Jan van Eyck's Ghent Altarpiece is on any art historian's list of the 10 most important paintings ever made. Often referred to by the subject of its central panel, the Adoration of the Mystic Lamb, it represents the fulcrum between the Middle Ages and the Renaissance. It is also the most frequently stolen artwork of all time.
Since its completion in 1432, this 12-panel oil painting has been looted in three different wars, burned, dismembered, forged, smuggled, illegally sold, censored, hidden, attacked by iconoclasts, hunted by the Nazis and Napoleon, used as a diplomatic tool, ransomed, rescued by Austrian double-agents, and stolen a total of 13 times. In this fast-paced, real-life thriller, art historian Noah Charney unravels the stories of each of these thefts. In the process, he illuminates the whole fascinating history of art crime and the psychological, ideological, religious, political, and social motivations that have led many men to covet this one masterpiece above all others.
©2010 Noah Charney (P)2010 Tantor
"A brisk tale of true-life heroism, villainy, artistry and passion." (Kirkus)
First of all, the narrator sounded like he should be doing tv infomercials for reusable paper towels. Second, the story should be very interesting ( I am a history buff) but strangely it isn't. Perhaps it was the need to constantly refer to the painting at issue during (especially) the beginning of the book; the inability to see what the author was talking about. The first quarter of the book seemed to be a description of the artwork; the second quarter was a general history of the artwork up to the first world war, the third quarter was about the theft of the panels in the 30's and the last part was about its rescue from the Nazis in WWII.
Some of the symbols were discussed, but not the mystic symbolism, other than the obvious. Even the parts which could have been exciting and suspenseful were not written to keep one's interest.
I wanted to like it, and I did learn a bit but was irritated the whole time. Perhaps it was the narrator -- listen first and decide if you can listen to hours of the guy.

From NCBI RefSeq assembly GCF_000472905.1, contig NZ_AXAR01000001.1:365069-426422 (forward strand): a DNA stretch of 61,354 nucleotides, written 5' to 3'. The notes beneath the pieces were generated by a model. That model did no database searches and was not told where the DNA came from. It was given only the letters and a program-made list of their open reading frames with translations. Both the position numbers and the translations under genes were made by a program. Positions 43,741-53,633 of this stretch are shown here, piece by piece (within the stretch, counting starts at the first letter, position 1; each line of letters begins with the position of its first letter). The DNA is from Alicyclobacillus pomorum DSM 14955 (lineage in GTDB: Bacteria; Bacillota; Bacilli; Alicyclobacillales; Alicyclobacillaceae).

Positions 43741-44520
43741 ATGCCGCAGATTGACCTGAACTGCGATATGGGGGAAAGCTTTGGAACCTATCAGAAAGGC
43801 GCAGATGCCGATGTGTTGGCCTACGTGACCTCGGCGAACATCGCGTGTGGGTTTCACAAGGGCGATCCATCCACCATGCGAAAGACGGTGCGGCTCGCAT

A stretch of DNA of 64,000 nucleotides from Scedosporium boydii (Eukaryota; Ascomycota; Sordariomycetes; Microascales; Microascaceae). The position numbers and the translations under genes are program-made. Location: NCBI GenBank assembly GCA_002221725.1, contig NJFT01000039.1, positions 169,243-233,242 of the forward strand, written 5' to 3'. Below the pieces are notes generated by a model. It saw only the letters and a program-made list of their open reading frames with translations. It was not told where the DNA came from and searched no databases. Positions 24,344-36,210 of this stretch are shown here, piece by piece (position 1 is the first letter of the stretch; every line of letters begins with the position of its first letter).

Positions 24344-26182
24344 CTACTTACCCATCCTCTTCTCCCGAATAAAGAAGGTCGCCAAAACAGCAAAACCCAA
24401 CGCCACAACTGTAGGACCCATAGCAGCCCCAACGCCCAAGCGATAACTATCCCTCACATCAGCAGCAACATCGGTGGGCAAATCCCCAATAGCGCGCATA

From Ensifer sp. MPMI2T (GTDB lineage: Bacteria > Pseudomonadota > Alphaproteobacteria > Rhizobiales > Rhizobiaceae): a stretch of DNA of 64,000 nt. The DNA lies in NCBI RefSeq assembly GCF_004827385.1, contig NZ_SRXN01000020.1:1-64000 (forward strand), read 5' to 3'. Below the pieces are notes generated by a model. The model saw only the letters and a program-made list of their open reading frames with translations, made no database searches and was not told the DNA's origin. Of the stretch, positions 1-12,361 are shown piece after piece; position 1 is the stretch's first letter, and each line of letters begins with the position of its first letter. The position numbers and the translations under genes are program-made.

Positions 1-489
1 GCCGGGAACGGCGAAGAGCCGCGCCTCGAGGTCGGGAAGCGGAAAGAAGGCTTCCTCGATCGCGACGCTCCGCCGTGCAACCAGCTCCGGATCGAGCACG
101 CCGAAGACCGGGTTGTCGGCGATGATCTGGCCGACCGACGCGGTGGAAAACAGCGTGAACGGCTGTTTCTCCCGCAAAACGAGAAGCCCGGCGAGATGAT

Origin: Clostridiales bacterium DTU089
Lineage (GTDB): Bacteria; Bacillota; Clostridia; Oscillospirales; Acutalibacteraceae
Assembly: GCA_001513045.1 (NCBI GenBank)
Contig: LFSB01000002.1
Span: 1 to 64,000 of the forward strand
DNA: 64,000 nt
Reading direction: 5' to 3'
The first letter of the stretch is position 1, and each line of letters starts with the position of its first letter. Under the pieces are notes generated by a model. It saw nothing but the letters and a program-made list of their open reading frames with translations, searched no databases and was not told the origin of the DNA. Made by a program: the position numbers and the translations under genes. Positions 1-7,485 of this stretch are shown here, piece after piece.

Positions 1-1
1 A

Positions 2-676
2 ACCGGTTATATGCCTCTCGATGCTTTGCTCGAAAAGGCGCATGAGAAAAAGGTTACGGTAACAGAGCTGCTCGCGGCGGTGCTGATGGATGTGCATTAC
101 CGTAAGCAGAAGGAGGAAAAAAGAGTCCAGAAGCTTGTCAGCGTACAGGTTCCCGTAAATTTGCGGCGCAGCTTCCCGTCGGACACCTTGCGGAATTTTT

yes. Because there are many details that go missing in a first time through.
the unique place in history the Lamb occupies
The narrator has a Jack Webb type staccato style that lacks suitable inflection to appropriately reflect the drama in the story. He also has a very poor command of French, and other non-English, pronunciation. Granted there are lots of nationalities' names in the story.
Entertaining story of the life, so far, of an eternally valuable work
the first 7 chapters the reader was going time and a half. all of a sudden starting with Chapter 8 it became a normal audio book. this is one that would definitely be better read.
Very interesting history lesson. it didn't live up to the Audible and Goodreads description, but none the less very good history story.
I am acquainted with Noah Charney's podcast and Ted lectures. Found the subject interesting. In addition I wanted to learn more about Jan Van-Eyck and the book has a great biography of his. Beyond that, I found it difficult to follow the thread of information and the book seemed like a shopping list of names, events etc. Eventually I lost interest in the book
i would recommend picking up the paperback and reading it yourself as it is an interesting story.
a different narrator, one that doesn't speak with the same patronising, news anchor intensity throughout the whole ten hours. trust me, it gets very annoying.
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